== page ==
Wednesday 19 May 2021

Carbohydrate hysteria

First published by Spectator Health in June 2018

One of Twitter’s odder subcultures warns you of its obsessive presence with the hashtag #LCHF. It stands for ‘low carb, high fat’ and its followers have remarkably strong feelings about carbohydrates. Why? Mostly because they used to be fat and then they gave up carbs. They are no longer fat and so, QED, carbs are the cause of obesity and people shouldn’t worry about calories or physical activity. Silly old scientists won’t admit this profound but hidden truth because they have been bought off by Big Grain or Big Pharma or something, but who needs scientists when you have personal testimony?

This rebadged version of the Atkin’s Diet works for many people, at least in the short term, but the conclusions of some of its disciples are based on magical thinking, rather like a cargo cult. People lose weight when they cut out the carbs because they are cutting out a lot of calories. Carbs are easily accessible and energy-dense. That has been their selling point for thousands of years. In a typical meal, the meat provides the protein, the vegetables provide the vitamins and minerals, and the carbs provide the calories (plus fibre, protein, B vitamins and flavour). People in every society on Earth bulk out their meals with bread, potatoes, rice, pasta, noodles or whatever source of cheap carbohydrate is available to fill their stomachs and give them energy. If you cut these foods out of your diet or replace them with vegetables, there is a very good chance that you are going to lose weight.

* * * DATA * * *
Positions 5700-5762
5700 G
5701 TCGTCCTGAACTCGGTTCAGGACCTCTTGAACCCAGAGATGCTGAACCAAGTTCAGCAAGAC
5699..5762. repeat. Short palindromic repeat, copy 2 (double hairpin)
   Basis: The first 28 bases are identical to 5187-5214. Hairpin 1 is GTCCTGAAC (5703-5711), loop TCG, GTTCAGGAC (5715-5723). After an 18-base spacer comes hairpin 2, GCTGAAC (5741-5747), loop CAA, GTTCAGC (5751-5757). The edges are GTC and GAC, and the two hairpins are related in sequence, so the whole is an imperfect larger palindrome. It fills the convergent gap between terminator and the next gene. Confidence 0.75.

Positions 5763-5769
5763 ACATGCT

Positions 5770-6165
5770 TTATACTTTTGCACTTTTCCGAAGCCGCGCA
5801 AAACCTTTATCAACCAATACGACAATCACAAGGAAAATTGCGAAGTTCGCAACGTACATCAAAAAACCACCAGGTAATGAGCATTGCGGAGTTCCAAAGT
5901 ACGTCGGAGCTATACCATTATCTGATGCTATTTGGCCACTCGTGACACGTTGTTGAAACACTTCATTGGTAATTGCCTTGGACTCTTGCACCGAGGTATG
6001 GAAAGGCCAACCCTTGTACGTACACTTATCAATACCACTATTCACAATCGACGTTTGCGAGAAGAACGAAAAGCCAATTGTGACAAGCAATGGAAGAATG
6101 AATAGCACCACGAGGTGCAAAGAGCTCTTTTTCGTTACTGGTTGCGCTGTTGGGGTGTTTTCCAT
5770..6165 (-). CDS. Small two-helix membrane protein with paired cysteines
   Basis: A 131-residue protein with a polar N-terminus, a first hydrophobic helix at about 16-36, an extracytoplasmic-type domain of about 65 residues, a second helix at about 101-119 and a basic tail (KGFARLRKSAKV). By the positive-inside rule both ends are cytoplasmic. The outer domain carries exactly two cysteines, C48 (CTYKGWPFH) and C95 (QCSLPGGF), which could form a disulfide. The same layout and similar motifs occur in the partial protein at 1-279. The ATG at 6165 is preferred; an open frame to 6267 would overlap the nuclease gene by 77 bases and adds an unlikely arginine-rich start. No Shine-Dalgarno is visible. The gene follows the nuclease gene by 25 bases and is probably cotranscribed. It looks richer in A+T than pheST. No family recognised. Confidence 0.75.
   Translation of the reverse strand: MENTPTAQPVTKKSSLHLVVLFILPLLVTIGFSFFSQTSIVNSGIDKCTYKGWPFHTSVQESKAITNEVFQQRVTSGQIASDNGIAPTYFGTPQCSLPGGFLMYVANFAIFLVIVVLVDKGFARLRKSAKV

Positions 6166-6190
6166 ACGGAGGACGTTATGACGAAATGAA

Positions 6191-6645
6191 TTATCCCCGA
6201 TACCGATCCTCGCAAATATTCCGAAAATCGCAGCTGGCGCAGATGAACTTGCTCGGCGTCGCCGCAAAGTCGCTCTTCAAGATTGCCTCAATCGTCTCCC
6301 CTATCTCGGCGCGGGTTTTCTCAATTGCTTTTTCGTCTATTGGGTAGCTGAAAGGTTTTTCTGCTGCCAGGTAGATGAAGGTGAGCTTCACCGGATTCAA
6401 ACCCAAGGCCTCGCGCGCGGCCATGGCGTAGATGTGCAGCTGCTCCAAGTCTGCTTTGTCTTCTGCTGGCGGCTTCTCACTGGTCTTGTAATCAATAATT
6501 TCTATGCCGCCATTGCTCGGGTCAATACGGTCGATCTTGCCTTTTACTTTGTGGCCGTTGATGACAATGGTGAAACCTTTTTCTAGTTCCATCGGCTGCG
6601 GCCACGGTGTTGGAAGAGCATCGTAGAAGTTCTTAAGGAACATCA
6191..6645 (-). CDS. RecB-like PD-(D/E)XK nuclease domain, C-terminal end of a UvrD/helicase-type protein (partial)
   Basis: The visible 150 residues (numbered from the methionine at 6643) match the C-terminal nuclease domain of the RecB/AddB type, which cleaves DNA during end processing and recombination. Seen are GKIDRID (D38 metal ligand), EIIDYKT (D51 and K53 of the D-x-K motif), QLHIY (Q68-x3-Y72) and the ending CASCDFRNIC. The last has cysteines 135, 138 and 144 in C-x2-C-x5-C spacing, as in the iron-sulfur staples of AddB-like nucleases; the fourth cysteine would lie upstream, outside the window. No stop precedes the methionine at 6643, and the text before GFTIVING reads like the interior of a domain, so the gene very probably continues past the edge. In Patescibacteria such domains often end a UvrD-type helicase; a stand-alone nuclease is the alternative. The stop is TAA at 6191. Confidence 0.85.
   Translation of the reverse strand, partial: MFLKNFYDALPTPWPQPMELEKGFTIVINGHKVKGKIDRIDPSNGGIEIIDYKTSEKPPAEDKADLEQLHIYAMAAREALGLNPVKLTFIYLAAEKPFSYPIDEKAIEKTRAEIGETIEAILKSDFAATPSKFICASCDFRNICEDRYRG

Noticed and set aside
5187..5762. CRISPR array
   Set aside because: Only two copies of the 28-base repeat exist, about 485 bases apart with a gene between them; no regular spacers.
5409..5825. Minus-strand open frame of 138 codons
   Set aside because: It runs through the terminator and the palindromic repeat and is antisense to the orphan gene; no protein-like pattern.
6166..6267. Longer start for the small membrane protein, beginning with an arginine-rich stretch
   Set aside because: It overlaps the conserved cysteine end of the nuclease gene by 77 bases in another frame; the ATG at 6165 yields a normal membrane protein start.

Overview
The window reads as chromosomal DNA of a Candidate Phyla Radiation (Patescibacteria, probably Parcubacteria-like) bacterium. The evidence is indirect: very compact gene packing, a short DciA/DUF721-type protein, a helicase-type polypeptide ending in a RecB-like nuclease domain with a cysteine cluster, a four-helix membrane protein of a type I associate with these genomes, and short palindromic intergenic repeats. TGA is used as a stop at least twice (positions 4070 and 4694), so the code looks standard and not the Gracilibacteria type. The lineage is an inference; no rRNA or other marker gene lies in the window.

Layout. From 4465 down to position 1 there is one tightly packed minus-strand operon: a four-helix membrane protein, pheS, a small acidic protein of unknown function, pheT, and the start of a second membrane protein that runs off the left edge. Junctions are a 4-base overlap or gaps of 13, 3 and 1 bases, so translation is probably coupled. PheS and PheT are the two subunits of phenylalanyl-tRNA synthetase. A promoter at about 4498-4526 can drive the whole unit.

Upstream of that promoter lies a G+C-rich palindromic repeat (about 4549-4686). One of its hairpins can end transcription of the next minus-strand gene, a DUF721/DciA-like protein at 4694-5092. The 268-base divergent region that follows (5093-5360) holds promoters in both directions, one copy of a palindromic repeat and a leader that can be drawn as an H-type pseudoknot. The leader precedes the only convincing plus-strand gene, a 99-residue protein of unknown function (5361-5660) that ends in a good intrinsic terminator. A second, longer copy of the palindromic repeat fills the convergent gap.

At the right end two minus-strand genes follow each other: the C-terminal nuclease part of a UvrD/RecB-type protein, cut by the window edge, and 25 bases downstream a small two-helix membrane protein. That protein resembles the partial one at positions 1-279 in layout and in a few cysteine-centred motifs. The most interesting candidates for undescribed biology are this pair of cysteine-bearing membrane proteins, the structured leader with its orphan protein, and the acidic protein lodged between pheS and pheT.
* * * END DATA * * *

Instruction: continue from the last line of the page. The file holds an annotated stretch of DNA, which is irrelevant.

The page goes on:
A low carb diet is not an alternative to cutting down on calories. It is a way of cutting down on calories. It doesn’t guarantee weight loss because you could still gorge yourself on cheese and bacon, but it is so restrictive that you are likely to substitute lower calorie food in practice. In its purest form, it is a highly restrictive diet. A diet which forbade you from eating any food that begins with a letter between N and Z in the alphabet would have much the same effect.

The same magical thinking can be seen in the LCHF view of diabetes. It is well known that obesity increases the risk of developing Type 2 diabetes, perhaps by a factor of seven. In recent years, it has also become accepted that the disease is reversible in some patients through intense weight loss. Since a highly restrictive diet like LCHF can lead to rapid weight loss, there are low carb enthusiasts who have seen their diabetes go into remission. With a little cargo cult science, it is easy to come to the conclusion that a low carb lifestyle is the cure for Type 2 diabetes and, by association, that carbohydrates are the cause of Type 2 diabetes.

This is not the conclusion that mainstream scientists have come to. Rather boringly, they prefer the more obvious interpretation that obesity is a risk factor for Type 2 diabetes, that obesity is caused by excess calories, and that both obesity and diabetes can be addressed by creating a calorie deficit. This is not just their opinion. It is based on empirical evidence. For example, the Scientific Advisory Committee on Nutrition found no association between carbohydrate intake and body mass in its latest evidence review and, with regards to diabetes, it concluded…